Who sets mortgage rates? Why do rates change? How often do rates change?  These are some of the questions that are often asked.  Like a lot of things in life, many people believe one thing when in fact something totally different is true.

When it comes to mortgage interest rates the public believes that the Federal Reserve, Congress, the Government, banks or some other entity or person sets mortgage interest rates.  While the actions of each of the parties mentioned can influence mortgage interest rates, none of these parties or entities “sets” mortgage interest rates.

The real answer is that mortgage interest rates, and the corresponding fees or points charged for various rates, are set by the prices of Mortgage Backed Securities (MBS).  MBS are pools, or groups, of mortgages packaged into securities for sale in the secondary market. These MBS are traded in a manner very similar to stocks and are sold to investors.  What investors pay a pool of MBS is what sets interest rates.  In other words, investors who invest in mortgages set mortgage interest rates

Wholesale and correspondent lenders purchase loans from brokers and banks that originate mortgages for homeowners, with the intent to resell those loans by packaging them into MBS and then selling to investors into the secondary market. The going price in the secondary market for mortgages at various interest rates influences the rates and prices a broker or bank will offer to the public.  The value of the mortgages and the price of MBS is constantly changing which is directly the reason mortgage interest rates offered to the public change daily.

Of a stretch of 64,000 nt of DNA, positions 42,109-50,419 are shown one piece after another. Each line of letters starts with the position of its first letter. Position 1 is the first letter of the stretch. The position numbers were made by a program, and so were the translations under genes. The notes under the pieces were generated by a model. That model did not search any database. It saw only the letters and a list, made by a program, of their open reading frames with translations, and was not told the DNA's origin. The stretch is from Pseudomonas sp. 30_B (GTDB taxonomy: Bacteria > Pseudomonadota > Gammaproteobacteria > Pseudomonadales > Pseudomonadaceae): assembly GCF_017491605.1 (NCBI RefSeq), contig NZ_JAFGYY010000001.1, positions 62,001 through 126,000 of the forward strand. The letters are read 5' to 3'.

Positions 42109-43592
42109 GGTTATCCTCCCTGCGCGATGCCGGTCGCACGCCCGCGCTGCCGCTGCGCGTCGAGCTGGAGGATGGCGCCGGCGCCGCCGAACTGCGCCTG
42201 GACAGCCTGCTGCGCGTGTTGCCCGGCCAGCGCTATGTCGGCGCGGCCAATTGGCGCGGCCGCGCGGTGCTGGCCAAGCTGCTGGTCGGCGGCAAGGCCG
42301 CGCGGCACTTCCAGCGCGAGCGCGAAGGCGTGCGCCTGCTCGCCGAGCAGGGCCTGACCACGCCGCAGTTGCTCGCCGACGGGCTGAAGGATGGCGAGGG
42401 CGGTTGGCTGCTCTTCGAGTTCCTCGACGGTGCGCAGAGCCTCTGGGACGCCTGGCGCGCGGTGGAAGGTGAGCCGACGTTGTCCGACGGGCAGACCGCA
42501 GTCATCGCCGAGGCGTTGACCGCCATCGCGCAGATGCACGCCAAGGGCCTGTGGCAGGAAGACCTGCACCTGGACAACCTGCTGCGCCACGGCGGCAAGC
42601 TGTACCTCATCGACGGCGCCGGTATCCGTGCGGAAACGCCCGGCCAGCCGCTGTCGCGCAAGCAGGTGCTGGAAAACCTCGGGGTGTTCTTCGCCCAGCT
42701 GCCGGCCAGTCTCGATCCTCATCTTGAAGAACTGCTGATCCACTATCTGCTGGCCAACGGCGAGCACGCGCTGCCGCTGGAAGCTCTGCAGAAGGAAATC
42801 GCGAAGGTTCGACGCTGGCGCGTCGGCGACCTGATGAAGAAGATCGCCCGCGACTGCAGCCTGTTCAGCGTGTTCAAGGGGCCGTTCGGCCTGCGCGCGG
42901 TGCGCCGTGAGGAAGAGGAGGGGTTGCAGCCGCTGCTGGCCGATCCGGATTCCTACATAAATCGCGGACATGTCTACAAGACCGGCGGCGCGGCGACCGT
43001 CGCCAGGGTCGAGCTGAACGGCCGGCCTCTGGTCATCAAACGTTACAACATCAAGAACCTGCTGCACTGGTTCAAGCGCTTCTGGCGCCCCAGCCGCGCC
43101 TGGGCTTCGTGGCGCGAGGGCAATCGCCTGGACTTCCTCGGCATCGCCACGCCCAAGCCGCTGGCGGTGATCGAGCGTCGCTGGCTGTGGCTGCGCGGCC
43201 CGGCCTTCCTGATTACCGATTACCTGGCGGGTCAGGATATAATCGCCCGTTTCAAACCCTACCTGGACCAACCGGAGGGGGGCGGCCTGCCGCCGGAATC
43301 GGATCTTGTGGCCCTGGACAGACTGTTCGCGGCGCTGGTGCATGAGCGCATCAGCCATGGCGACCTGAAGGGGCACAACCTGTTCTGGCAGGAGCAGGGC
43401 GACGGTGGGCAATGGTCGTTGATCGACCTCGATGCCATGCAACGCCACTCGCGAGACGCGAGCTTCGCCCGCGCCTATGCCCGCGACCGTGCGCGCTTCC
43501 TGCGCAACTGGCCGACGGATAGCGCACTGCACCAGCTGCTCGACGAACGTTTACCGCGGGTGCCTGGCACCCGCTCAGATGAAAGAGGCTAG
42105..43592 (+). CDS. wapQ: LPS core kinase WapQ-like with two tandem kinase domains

The two factors that impact mortgage interest rates the most, and what investors are willing to pay for MBS pools, are economic growth and inflation. The faster the economy is growing, the more demand there will be for capital, leading to a higher cost for borrowing money. That is why good news about the economy is often good for stocks but is bad for mortgage interest rates.  In addition, growing economic activity adds to demand for all types of resources which leads to inflation. Inflation erodes the value of a dollar, so a lender will demand more dollars back later to compensate for the lost purchasing power.

Since mortgage rates are often fixed for the life of the loan, inflation over the years can seriously diminish an investment’s inflation adjusted return. At the time an investor purchases a MBS, the rate of inflation will be over the life of the loan must be predicted.  As a result, the investor will demand that the yield on the investment exceed the expected rate of inflation by enough to earn a reasonable return. Predicting what inflation will be for years in the future can be very difficult and being wrong can be very costly. This is why MBS prices are highly sensitive to anything that changes investors expectation of future inflation.